Mar 19, 2019
This week's highlights Risk-on sentiment returned last week as U.S.-China trade tensions cooled. Energy and technology sectors outperformed. ETFS S&P Biotech ETF (CURE), NDQ, RBTZ and FUEL were amongst the top performers for the week. China-focused funds (IZZ and CNEW) outperformed following strong economic data. ETFS EURO STOXX 50 ETF (ESTX) returned 3.2% as the UK Parliament voted against a no-deal Brexit. The U.S. dollar weakened last week with USD, ZUSD and YANK all amongst the poorest performers. Australian banks also underperformed with QFN, OZF and MVB all dropping more than 1%. Total flows into domestically domiciled ETFs were $165m for the week, while outflows totalled $81m. The biggest inflows were into U.S. equity funds (IVV and IJR) along with global ex-U.S. equities (IVE) and bearish Australian equities (BBOZ). BetaShares Australian High Interest Cash ETF (AAA) saw the bulk of the week’s outflows. IVV and AAA were the most traded funds last week, while IJR, IVE and UBA saw above average volumes. ETFS S&P Biotech ETF (CURE) posted a positive return of 4.9% for the week, taking its total return since inception (8 Nov 2018) to 11.5% and its gain from the bottom of the market in December to 38.2%.
Mar 14, 2019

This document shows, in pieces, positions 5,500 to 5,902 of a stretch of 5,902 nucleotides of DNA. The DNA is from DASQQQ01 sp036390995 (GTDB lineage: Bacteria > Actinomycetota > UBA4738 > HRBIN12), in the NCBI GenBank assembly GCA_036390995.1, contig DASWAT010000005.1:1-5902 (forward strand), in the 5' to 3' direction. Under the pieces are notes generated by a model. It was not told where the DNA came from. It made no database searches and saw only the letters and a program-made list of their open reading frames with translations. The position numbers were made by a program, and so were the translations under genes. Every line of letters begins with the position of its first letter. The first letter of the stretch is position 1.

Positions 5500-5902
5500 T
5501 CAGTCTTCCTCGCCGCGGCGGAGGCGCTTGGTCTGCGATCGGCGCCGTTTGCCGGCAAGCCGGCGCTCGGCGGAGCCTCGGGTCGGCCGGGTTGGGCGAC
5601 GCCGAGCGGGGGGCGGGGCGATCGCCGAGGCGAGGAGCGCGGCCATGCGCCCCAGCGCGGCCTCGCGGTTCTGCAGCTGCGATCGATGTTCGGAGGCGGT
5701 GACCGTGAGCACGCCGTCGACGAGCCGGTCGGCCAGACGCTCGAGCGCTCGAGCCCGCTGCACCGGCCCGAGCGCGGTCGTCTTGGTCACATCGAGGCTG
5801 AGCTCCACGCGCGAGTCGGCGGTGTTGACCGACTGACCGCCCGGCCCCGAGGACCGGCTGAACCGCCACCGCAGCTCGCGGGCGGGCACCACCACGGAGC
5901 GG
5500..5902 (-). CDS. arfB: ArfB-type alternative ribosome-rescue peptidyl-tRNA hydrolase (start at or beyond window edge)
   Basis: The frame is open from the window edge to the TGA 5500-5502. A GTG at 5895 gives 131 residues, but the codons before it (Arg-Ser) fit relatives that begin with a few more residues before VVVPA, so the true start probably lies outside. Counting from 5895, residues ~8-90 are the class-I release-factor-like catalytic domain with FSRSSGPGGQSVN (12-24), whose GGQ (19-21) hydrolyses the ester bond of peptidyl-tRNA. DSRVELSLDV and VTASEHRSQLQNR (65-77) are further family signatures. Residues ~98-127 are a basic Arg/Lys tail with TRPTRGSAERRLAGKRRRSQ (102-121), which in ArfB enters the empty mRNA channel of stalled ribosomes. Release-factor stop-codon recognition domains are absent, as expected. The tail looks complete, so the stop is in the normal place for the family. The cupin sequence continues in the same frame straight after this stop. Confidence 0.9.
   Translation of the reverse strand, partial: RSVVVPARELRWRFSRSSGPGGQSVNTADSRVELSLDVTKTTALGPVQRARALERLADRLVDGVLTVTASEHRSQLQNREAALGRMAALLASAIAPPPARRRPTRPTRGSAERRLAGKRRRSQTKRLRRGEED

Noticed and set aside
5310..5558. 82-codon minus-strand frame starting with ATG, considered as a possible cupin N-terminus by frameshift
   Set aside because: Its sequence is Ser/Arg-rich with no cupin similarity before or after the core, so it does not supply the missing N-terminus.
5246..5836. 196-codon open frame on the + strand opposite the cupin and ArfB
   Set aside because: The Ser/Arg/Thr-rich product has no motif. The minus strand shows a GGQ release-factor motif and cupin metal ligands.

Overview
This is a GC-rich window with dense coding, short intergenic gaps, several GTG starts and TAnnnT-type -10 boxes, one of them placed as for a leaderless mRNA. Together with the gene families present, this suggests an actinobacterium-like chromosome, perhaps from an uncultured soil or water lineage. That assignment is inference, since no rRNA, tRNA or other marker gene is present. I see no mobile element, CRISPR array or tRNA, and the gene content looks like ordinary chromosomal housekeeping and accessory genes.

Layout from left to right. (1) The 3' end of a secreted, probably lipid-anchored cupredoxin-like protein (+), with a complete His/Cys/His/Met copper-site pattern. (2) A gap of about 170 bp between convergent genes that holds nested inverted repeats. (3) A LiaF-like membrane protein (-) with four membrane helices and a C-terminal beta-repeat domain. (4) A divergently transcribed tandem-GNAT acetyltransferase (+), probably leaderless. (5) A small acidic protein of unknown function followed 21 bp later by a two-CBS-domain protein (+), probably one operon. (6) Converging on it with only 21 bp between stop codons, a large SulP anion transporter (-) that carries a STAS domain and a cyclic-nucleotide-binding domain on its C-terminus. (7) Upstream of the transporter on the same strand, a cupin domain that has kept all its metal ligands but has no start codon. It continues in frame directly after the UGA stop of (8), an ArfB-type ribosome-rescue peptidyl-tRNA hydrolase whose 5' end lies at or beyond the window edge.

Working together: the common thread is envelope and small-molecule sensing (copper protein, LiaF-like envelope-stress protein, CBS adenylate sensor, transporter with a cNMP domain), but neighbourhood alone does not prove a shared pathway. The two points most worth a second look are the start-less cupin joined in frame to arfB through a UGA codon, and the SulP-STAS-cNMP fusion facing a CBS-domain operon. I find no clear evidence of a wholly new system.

Europe Stacks up Despite Brexit Product in Focus: ETFS EURO STOXX 50 (ESTX) Brexit uncertainty has impacted on investor sentiment towards Europe . However there are multiple indicators that the negativity around the rest of Europe has been overdone . EURO STOXX 50 up 9.4% year to date in line with S&P 500 . Europe will always be a core part of investor portfolios. Perhaps now is a good time to allocate? Uncertainty surrounding the protracted Brexit negotiations has seen many investors shy away from European equity markets in favour of higher returns in the US. Yet, with the US economy looking increasingly vulnerable to a slowdown, it might be time for your clients to refocus their sights on Europe – 20% of the world’s GDP. Why have Australian Investors Been Wary of Investing in Europe? Economic conditions in Europe have been surprisingly resilient throughout the political to-ing and fro-ing that has accompanied Brexit. European stock prices, however, have lagged their US counterparts. In 2018, the primary benchmark EURO STOXX 50 Index fell by around 14.3%, compared to a decline of just 6.2% by the S&P 500 during the same period. Poor performance by banking and auto stocks due to jitters around interest rates and tariffs, respectively, were the primary factors depressing European markets last year. Investor sentiment on Europe has been dampened by a range of factors. The cloud over Brexit, and its likely impact for the UK and continental Europe, is the obvious culprit. Ongoing budgetary conflict between Italy and the European Union, fears of an escalation in global trade wars and speculation on when the European Central Bank will raise rates, have also weighed heavily. But Do These Fears Stack Up? So far in 2019, it is a different story. The EURO STOXX 50 is up 9.4% year to date, tracking similarly to the S&P 500 (also up 9.4%) and relative valuations look more attractive. The euro is also approaching two year lows, which could provide a boost to Europe’s export sector. There are also suggestions that underlying economic conditions in the powerhouse economies of Europe are stronger than sentiment would suggest. This view is supported by the release earlier this month (March) of the Markit Eurozone Composite PMI numbers for February which were revised upwards to 51.9, the first increase (albeit slight) in private sector activity in three months. The PMI index tracks business trends across manufacturing and services based on data from over 5,000 companies. Another sign that the negative sentiment around Europe might have been overdone is the Citibank European economic surprise index. This index (which measures data surprises relative to market expectations) while still in negative territory, has been ticking upwards since the beginning of the year. Emotions Do Not Equal Facts The tendency for sentiment to run at odds with economic reality was raised recently by Martin Beck, chief economist at Oxford Economics. He spoke of the “the difficulty of separating emotion from hard economic developments in driving survey responses” during times of high uncertainty. A number of factors underscore the view that Brexit uncertainty is having a disproportionate impact on investor sentiment. Unemployment across Europe continues to fall and is at 10 year lows, wages growth has picked up and German retail sales rebounded in January, rising more than 3%. ….And What About BREXIT So how great are the Brexit risks for European stock performance? Certainly the economic fortunes of the UK are deeply entwined with those of the EU. The UK is among the EU’s three largest trading partners, accounting for about 13% of its trade in goods and services. While Brexit uncertainty has been damaging for both the UK and the Eurozone, the worst case ‘no deal’ scenario is likely to hit UK companies much harder than their European counterparts. The IMF has forecast that a no deal Brexit could result in a 4% hit to the UK’s GDP BY 2030 should Britain end up adopting the default World Trade Organisation rules for its trading relationships with the EU. The two countries with the largest weighting in the EURO STOXX 50 index, France and Germany by comparison are expected to suffer declines of only 0.2% and 0.5% of GDP, respectively. Meanwhile, a more benign Brexit scenario preserving access to the single market but not membership of the customs union would have only “negligible” impact on output and employment for the EU, according to the IMF. The ultimate consequences of Brexit for both the UK and Eurozone countries, however, are likely to take many years to materialise and will depend on whatever shape any eventual deal takes. Europe Without the UK - ETF Securities’ EURO STOXX 50® ETF As with any late cycle investment strategy, the key to any European foray is to focus on quality companies with strong earnings track records. To this end, Europe offers some of the world’s most prestigious blue-chip names. The EURO STOXX 50, includes the 50 largest and most liquid stocks operating in the Eurozone. The top 10 stocks in the EURO STOXX 50 Index (which is updated annually) are Total, SAP, Sanofi, Linde, Allianz, LVMH Moet Hennessy, Siemens, Unilever, ASML Holdings and Banco Santander. For investors looking to gain exposure to Europe, exchange traded funds offer a way to gain widespread diversification at a low-price. The ETFS EURO STOXX 50® (ESTX) offers broad based exposure to the 50 largest companies across the Eurozone by tracking the performance of the EURO STOXX 50 Index. For the year to date, ESTX is up 8.0% (in AUD). Source: Bloomberg data as at 11th March 2019